Code:
    Error W8057 C:\\Life.cpp: Invalid number of arguments in function run(Brain *)

  9. #9
    Registered User hk_mp5kpdw's Avatar
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    You can't use that #define trick with a variable name, defines are processed as part of the preprocessor and the result is then compiled after the substitution is made. In the REF define, you pass Zelous which get pasted into the T##a part and becomes TZelous. This is then compiled and obviously TZelous is an undefined symbol.

    I think that's what's happening, I don't use the preprocessor much myself. Correct me if I'm wrong anybody.
    Last edited by hk_mp5kpdw; 01-04-2006 at 06:04 PM.
    "Owners of dogs will have noticed that, if you provide them with food and water and shelter and affection, they will think you are god. Whereas owners of cats are compelled to realize that, if you provide them with food and water and shelter and affection, they draw the conclusion that they are gods."
    -Christopher Hitchens

  10. #10
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    Hmm... It seems thats whats happening.

    But then How do I give it the variables value rather than the name? Do I need to use a pointer? Or will a pointer even chage anything?

    (did you mean "you cant use that define trick with a variable name" as in cant pass a variable name, or cant call a variable with that trick?)

    If its impossible please let me know anytime -,-
    Last edited by Blackroot; 01-04-2006 at 07:23 PM.
    Code:
    Error W8057 C:\\Life.cpp: Invalid number of arguments in function run(Brain *)

  11. #11
    Registered User hk_mp5kpdw's Avatar
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    Quote Originally Posted by Blackroot
    did you mean "you cant use that define trick with a variable name" as in cant pass a variable name, or cant call a variable with that trick?)
    I meant you can't pass a variable name. To use that and have it work, you have to pass in actual values (1, 2, 3, 4... etc) and not a variable. Like this:

    Code:
    #define REF(a) (T##a)
    
    ...
    
    char T1[] = "Hello";
    
    cout << REF(1) << endl; // Outputs "Hello"
    You can't use a variable name because the preprocessor gets there first and makes a literal substitution prior to the code getting compiled. This...
    Code:
    int main() {
     #define TNUM 4
     #define REF(a) (T##a)
     char buffer[1];
     char T1[] = "Test 1...";
     char T2[] = "Test 2...";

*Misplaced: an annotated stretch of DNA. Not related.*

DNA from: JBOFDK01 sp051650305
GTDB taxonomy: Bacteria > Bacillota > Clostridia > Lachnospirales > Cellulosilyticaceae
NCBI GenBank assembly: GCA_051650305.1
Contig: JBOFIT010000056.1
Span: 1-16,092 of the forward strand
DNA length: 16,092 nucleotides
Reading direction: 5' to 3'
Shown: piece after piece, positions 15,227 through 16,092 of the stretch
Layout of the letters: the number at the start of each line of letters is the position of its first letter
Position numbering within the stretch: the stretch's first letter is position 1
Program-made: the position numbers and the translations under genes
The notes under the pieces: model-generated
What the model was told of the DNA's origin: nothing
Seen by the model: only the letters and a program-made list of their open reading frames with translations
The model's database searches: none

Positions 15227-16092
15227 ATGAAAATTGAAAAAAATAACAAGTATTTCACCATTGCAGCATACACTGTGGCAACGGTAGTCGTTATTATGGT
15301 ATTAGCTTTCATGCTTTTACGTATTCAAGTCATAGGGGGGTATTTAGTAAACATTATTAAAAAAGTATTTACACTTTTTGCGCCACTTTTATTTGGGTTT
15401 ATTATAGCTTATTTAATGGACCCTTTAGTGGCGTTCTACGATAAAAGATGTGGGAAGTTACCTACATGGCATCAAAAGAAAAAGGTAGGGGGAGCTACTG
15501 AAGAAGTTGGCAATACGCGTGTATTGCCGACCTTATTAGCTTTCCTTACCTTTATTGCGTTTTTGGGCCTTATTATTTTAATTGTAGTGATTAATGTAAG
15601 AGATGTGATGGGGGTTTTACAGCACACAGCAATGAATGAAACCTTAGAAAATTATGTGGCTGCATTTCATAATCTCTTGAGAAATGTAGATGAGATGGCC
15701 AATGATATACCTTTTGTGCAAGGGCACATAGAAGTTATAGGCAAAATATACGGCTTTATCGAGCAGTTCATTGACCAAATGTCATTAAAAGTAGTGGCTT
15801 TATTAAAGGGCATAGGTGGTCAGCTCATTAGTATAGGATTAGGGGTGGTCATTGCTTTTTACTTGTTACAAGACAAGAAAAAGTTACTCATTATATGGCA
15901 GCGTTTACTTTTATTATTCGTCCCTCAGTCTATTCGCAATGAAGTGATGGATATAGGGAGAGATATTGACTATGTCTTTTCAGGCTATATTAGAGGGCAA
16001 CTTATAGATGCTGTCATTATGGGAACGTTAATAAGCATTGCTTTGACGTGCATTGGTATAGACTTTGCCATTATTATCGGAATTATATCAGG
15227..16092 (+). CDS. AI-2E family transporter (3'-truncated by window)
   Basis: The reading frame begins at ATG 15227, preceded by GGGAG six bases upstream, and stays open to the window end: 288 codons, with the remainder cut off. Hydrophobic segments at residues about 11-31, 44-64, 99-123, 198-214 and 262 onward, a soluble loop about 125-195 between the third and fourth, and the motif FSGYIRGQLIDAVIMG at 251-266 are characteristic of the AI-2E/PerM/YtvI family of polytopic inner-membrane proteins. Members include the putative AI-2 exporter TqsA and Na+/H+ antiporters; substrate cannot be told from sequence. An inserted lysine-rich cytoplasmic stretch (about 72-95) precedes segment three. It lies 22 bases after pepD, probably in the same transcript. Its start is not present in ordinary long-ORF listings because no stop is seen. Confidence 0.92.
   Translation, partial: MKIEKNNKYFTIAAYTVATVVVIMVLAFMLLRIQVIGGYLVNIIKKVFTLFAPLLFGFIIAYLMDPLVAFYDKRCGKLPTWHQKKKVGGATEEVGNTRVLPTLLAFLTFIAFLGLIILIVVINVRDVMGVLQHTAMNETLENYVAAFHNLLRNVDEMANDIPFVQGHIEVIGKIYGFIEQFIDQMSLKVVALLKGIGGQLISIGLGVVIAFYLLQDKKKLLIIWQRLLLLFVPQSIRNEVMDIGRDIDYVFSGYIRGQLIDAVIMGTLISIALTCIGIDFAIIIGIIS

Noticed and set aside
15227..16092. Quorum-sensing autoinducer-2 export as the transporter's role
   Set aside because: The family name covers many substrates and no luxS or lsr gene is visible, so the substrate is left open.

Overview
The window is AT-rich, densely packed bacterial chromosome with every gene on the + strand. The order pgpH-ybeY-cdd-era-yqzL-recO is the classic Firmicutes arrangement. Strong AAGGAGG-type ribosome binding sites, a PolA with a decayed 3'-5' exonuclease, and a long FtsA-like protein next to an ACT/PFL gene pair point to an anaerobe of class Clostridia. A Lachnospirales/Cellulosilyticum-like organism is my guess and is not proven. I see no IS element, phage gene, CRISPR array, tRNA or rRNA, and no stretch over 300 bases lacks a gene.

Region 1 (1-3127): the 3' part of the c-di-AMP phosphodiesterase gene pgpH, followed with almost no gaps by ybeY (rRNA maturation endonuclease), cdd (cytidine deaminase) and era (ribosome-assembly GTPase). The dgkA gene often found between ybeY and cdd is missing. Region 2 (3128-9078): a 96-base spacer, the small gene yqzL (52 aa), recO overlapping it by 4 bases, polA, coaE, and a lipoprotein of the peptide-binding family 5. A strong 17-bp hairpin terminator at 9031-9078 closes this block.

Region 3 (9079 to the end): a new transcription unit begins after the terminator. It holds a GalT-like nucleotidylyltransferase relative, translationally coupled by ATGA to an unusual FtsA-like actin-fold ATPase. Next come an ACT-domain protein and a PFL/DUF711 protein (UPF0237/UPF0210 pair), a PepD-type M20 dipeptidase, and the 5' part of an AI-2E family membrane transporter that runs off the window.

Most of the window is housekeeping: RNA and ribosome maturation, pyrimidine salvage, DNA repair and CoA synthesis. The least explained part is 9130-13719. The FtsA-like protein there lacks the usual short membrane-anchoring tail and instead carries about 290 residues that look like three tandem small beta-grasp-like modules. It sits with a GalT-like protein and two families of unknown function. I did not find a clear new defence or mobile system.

char T3[] = "Test 3...";
     char T4[] = "Test 4...";
     int Pyrogodlyness;
     int Zelous;
    
     clrscr();
     
     for(;;) {
       for(Zelous=1; Zelous < TNUM; Zelous++)
        if(Zelous == Pyrogodlyness) {
         SetColor('g');
         cout << (REF(Zelous));
         SetColor('o');
        } else {
         cout << REF(Zelous);
        }
    isn't what gets compiled. The preprocessor has a go at it first and makes the substitutions and creates this...
    Code:
    nt main() {
     char buffer[1];
     char T1[] = "Test 1...";
     char T2[] = "Test 2...";
     char T3[] = "Test 3...";
     char T4[] = "Test 4...";
     int Pyrogodlyness;
     int Zelous;
    
     clrscr();
     
     for(;;) {
       for(Zelous=1; Zelous < 4; Zelous++)
        if(Zelous == Pyrogodlyness) {
         SetColor('g');
         cout << (TZelous);
         SetColor('o');
        } else {
         cout << TZelous;
        }
    ...which is then sent to the compiler to do its job, which it does and immediately reports TZelous as an unknown identifier (which it correctly is).
    "Owners of dogs will have noticed that, if you provide them with food and water and shelter and affection, they will think you are god. Whereas owners of cats are compelled to realize that, if you provide them with food and water and shelter and affection, they draw the conclusion that they are gods."
    -Christopher Hitchens

  12. #12
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    Hmmm... Then how do I pass the variables value?

    Anyways, I just turned it into an array and it couldent work better ^,^. I guess I was just being stubborn :P.

    Tyvm for all your help!
    Code:
    Error W8057 C:\\Life.cpp: Invalid number of arguments in function run(Brain *)